Biden aims to calm banking fears after SVB and Signature collapse

First Republic Bank shares sink as Wall Street wavers on wild day of trading

President Joe Biden said those responsible for the collapses of Silicon Valley Bank and Signature would be held accountable. EPA
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Markets wavered and trading for several mid-size lenders was halted throughout Monday as President Joe Biden sought to reassure Americans on the strength of the country's banking system after the collapse of Silicon Valley Bank.

“Thanks to the quick action of my administration over the past few days, Americans can have confidence that the banking system is safe, your deposits are safe,” Mr Biden said in televised remarks before trading opened.

Federal regulators at the weekend stepped in to enact emergency measures that would protect the failed banks' customers.

The Treasury Department, Federal Reserve and Federal Deposit Insurance Corporation announced on Sunday that depositors at Silicon Valley Bank would have access to all of their funds beginning on Monday, even if they exceeded the FDIC's limit of $250,000. No losses will be borne by the taxpayer.

They also announced a similar risk exception for New York's Signature Bank, saying all depositors there would be “made whole”.

British regulators on Monday enabled the sale of UK subsidiary of Silicon Valley Bank to HSBC, Europe's largest bank, for £1 ($1.20).

“All customers who had deposits in these banks can rest assured they'll be protected and they'll have access to their money as of today,” Mr Biden said.

But he said investors would not be protected.

“They knowingly took a risk. And when the risk didn't pay off, investors lose their money,” Mr Biden said.

Those who had managed the banks will be fired, he said.

Mr Biden also pushed for stronger oversight on banks, blaming former president Donald Trump's administration for rolling back Obama-era regulations that were designed to prevent these types of collapses.

“I'm going to ask Congress and the banking regulators to strengthen the rules for banks, to make it less likely this kind of bank failure would happen again,” he said.

Biden speaks to Americans after bank collapse

United States President Joe Biden delivers  remarks on the United States banking system after the collapse of Silicon Valley Bank (SVB), at the White House in Washington, DC, USA, 13 March 2023.   EPA / Chris Kleponis  /  POOL

SVB, where many tech start-ups banked, collapsed last week when it sold about $22 billion worth of securities at a loss amid the Fed's aggressive interest rate increases.

The bank tried to raise funds to meet withdrawal needs, but that set off a panic as waves of customers began pulling out their money.

SVB’s negligent investment strategies put tens of billions of dollars of risk on the shoulders of businesses and workers,” said Morris Pearl, chairman of Patriotic Millionaires, a progressive advocacy group that calls for higher taxes on the ultra-rich.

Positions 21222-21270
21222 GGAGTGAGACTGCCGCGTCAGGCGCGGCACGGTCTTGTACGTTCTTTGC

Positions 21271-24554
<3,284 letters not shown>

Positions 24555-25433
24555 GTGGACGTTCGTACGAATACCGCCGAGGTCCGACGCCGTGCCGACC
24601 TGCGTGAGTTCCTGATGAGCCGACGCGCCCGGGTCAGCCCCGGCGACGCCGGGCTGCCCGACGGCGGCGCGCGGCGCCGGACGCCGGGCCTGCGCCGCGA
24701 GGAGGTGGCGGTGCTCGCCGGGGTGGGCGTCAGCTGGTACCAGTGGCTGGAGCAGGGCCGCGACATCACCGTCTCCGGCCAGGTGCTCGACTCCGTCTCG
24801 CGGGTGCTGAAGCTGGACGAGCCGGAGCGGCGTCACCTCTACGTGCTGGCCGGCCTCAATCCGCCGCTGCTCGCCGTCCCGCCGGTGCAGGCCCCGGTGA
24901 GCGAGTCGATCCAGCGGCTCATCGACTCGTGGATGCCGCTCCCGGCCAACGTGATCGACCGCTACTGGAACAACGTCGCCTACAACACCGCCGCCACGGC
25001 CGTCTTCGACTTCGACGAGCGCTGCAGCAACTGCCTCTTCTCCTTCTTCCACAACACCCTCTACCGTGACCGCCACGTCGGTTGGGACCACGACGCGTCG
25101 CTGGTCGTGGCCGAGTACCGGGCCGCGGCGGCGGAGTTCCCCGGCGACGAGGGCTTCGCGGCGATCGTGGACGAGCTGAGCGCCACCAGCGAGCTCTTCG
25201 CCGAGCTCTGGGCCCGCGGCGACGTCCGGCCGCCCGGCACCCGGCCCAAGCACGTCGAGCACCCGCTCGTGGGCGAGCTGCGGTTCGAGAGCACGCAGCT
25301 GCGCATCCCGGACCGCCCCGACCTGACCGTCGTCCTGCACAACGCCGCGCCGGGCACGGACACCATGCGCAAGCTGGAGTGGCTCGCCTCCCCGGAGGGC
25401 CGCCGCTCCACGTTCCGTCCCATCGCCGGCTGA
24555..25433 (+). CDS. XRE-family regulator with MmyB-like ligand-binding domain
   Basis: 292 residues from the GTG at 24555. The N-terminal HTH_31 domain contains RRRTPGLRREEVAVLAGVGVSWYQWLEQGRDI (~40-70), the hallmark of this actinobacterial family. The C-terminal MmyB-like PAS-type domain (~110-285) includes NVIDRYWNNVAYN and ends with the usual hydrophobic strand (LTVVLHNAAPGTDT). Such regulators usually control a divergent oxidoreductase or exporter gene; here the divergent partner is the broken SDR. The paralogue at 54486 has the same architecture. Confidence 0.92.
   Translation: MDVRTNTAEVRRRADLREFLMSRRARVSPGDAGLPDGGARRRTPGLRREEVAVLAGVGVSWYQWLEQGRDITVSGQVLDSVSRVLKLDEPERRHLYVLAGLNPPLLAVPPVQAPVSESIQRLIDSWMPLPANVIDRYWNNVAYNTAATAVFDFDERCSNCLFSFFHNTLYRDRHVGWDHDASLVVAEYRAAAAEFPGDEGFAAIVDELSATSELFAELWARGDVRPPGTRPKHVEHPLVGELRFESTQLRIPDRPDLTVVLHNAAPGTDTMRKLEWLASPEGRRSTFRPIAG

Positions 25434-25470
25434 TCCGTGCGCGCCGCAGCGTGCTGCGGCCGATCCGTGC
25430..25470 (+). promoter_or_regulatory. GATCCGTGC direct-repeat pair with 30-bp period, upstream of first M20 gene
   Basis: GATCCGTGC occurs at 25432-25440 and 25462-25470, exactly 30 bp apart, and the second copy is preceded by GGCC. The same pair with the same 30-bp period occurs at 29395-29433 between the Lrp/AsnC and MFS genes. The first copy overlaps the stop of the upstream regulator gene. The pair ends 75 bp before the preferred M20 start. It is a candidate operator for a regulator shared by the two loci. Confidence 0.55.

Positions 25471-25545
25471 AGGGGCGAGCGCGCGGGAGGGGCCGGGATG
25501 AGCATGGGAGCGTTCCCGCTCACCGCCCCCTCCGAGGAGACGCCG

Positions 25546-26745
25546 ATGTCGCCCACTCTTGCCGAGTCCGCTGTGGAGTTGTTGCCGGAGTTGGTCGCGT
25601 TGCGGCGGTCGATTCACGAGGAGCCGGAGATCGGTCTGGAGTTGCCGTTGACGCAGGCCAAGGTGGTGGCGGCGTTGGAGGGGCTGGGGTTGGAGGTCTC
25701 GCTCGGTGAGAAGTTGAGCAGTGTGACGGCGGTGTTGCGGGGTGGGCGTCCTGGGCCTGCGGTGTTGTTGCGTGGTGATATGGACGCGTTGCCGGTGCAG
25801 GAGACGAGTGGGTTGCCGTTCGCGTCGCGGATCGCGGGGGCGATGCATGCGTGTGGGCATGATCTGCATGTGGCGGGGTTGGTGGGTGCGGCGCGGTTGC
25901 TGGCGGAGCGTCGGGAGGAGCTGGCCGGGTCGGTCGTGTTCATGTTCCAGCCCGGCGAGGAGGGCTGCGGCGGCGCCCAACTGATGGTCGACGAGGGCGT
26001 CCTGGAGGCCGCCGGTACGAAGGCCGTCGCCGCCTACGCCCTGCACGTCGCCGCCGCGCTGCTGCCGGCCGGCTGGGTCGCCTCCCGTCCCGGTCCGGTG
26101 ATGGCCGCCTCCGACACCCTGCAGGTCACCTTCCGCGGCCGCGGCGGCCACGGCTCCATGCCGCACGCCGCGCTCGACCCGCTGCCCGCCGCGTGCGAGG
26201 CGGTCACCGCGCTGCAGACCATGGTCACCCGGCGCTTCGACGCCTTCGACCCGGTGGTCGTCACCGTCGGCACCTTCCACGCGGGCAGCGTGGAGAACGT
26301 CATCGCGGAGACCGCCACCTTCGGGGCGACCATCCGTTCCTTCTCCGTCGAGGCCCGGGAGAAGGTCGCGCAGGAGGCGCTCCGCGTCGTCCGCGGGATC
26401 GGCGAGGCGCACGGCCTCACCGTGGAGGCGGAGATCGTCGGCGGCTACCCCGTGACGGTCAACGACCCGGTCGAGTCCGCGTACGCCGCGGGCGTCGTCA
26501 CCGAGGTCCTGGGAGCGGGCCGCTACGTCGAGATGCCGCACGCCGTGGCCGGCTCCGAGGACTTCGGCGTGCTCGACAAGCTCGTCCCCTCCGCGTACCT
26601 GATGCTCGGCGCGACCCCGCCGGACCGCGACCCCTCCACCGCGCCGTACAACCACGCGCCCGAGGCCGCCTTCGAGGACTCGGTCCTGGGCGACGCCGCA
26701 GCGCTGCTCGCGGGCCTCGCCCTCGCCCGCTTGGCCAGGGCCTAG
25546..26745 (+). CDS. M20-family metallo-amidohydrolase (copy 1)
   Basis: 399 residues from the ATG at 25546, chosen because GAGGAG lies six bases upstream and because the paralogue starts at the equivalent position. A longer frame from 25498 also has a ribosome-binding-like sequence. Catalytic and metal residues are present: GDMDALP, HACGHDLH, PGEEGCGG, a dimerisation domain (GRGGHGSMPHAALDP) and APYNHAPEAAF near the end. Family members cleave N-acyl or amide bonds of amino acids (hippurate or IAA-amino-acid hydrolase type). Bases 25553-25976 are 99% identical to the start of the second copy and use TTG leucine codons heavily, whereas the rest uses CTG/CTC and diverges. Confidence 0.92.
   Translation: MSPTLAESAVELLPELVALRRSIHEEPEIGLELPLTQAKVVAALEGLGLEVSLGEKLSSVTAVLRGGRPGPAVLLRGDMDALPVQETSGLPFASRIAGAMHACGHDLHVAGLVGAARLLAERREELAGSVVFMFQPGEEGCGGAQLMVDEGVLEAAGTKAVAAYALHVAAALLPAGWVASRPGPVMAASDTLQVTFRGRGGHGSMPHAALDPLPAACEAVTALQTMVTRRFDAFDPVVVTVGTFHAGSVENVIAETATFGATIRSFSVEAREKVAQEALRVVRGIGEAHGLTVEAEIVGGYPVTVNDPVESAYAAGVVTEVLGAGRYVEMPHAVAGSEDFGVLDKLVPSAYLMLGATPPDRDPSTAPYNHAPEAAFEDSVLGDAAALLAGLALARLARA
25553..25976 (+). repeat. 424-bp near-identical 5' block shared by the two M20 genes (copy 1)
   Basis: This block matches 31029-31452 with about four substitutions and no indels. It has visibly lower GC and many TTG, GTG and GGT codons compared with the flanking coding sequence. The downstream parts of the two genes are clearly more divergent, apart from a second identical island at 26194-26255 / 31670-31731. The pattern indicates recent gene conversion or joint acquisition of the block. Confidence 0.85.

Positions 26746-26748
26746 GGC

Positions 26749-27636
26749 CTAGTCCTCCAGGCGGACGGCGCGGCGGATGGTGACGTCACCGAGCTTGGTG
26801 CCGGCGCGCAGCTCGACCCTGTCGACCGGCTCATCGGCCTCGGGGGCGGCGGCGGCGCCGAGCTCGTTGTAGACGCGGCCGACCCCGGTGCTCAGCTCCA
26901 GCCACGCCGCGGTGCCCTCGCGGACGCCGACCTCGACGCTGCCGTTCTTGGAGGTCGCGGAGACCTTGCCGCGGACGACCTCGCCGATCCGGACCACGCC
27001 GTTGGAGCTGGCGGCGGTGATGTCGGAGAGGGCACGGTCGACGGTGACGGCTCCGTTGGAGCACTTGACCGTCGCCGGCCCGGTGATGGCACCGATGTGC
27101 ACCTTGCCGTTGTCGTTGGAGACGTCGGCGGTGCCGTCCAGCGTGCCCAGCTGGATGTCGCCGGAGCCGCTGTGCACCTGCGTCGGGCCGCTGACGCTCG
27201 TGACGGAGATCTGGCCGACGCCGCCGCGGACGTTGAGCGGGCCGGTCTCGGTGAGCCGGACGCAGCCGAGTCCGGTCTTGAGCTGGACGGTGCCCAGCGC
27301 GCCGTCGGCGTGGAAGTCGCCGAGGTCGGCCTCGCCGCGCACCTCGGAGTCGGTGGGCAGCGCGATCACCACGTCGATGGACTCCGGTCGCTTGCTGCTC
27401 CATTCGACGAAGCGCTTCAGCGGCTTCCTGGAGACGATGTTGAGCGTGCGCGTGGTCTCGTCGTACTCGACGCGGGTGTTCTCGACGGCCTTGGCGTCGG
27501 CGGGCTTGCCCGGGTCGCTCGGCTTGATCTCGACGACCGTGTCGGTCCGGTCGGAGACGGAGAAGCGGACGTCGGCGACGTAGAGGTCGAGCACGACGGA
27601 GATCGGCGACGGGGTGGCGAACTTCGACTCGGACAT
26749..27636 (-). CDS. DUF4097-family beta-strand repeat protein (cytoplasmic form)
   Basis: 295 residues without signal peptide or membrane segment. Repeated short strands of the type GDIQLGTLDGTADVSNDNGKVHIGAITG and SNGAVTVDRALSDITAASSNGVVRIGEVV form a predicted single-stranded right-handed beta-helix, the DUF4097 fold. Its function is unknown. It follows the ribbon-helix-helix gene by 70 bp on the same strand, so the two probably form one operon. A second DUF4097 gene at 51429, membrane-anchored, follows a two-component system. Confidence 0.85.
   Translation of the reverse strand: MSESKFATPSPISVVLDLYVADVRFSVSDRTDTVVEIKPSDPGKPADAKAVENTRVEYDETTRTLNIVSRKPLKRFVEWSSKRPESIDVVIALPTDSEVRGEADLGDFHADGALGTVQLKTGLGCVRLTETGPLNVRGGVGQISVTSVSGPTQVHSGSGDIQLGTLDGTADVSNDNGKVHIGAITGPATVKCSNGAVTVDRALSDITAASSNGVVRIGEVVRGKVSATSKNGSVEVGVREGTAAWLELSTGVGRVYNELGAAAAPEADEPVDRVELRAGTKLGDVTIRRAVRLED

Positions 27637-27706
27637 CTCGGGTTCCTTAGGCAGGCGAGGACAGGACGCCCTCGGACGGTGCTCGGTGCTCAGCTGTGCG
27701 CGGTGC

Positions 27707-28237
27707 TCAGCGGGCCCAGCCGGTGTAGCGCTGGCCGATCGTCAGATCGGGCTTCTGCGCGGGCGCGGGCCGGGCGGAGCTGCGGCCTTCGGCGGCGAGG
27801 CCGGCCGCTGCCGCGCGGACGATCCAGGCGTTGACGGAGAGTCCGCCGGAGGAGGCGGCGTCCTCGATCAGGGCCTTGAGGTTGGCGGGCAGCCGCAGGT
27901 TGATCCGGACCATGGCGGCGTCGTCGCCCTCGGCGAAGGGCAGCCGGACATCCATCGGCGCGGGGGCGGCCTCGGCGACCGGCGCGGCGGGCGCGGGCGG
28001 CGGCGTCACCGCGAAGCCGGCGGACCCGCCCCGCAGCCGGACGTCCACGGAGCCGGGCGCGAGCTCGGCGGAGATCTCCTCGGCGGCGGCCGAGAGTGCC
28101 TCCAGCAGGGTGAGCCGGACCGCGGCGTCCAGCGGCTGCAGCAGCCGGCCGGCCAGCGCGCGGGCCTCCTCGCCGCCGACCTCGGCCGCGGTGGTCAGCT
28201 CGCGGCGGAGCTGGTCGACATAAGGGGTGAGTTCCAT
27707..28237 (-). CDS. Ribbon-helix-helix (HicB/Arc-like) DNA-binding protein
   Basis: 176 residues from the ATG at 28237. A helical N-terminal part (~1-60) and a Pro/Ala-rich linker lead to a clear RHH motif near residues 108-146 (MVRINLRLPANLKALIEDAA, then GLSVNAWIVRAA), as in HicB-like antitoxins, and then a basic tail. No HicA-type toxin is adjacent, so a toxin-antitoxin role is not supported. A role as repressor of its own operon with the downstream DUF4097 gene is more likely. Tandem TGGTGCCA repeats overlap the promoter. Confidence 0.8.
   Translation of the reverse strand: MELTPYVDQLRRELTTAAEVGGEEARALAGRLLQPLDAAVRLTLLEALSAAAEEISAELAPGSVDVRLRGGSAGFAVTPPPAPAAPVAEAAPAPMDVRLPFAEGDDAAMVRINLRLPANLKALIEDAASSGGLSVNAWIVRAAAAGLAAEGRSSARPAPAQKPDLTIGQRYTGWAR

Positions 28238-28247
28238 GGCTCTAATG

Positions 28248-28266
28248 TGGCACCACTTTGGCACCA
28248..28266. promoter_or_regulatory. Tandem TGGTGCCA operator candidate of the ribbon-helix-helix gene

“They utterly failed to foresee the consequences of the current market and the Federal Reserve interest rate hikes.”

US regulators took over the bank on Friday.

The collapse is the largest bank failure since Washington Mutual in 2008.

First Republic Bank shares tank

First Republic Bank, based in San Francisco, led the slump in banking shares on Monday amid fears of wider fallout.

Shares in the bank plunged nearly 62 per cent by midafternoon to $31.21 after trading was halted several times.

The mid-cap lender holds $119.5 billion in uninsured deposits, Reuters reported.

The bank's executive chairman told CNBC it was able to meet withdrawal demands after receiving additional funds from JP Morgan Chase.

Other regional banks — Western Alliance (-46.94 per cent), KeyCorp (-27.38 per cent), Comerica (-27.65 per cent), Huntington Bancshares (-16.83 per cent) and PacWest Bancorp (-21.05 per cent) — also tumbled.

The KBW Bank Index, which tracks publicly traded banks and thrifts, dropped nearly 12 per cent on the day. It was its biggest one-day drop since the start of the Covid-19 pandemic.

A wild day on Wall Street

Wall Streets indexes were mixed after trading closed in what was a volatile day of trading.

Losses over fear of banking fallout were offset by hopes that the Fed would ease — or even pause — its interest-rate increases when it meets next week.

Before SVB's collapse, the Fed was expected to return to raising interest rates rapidly by announcing a 50-basis-point rise.

Traders now expect the Fed to impose a smaller interest rate increase at the end of its March 21-22 meeting, CME's FedWatch Tool showed.

The Dow Jones ended the day down 90 points, or 0.28 per cent, to 31,819. The S&P 500 fell 0.15 per cent while the Nasdaq gained 0.45 per cent.

Bank shares in Europe and Asia fell before the US market opened.

Monday's trading previews what could be a choppy week for markets, with the Consumer Price Index to be released on Tuesday, which will again weigh heavily on interest-rate expectations.

Reuters contributed to this report

Updated: March 14, 2023, 2:32 PM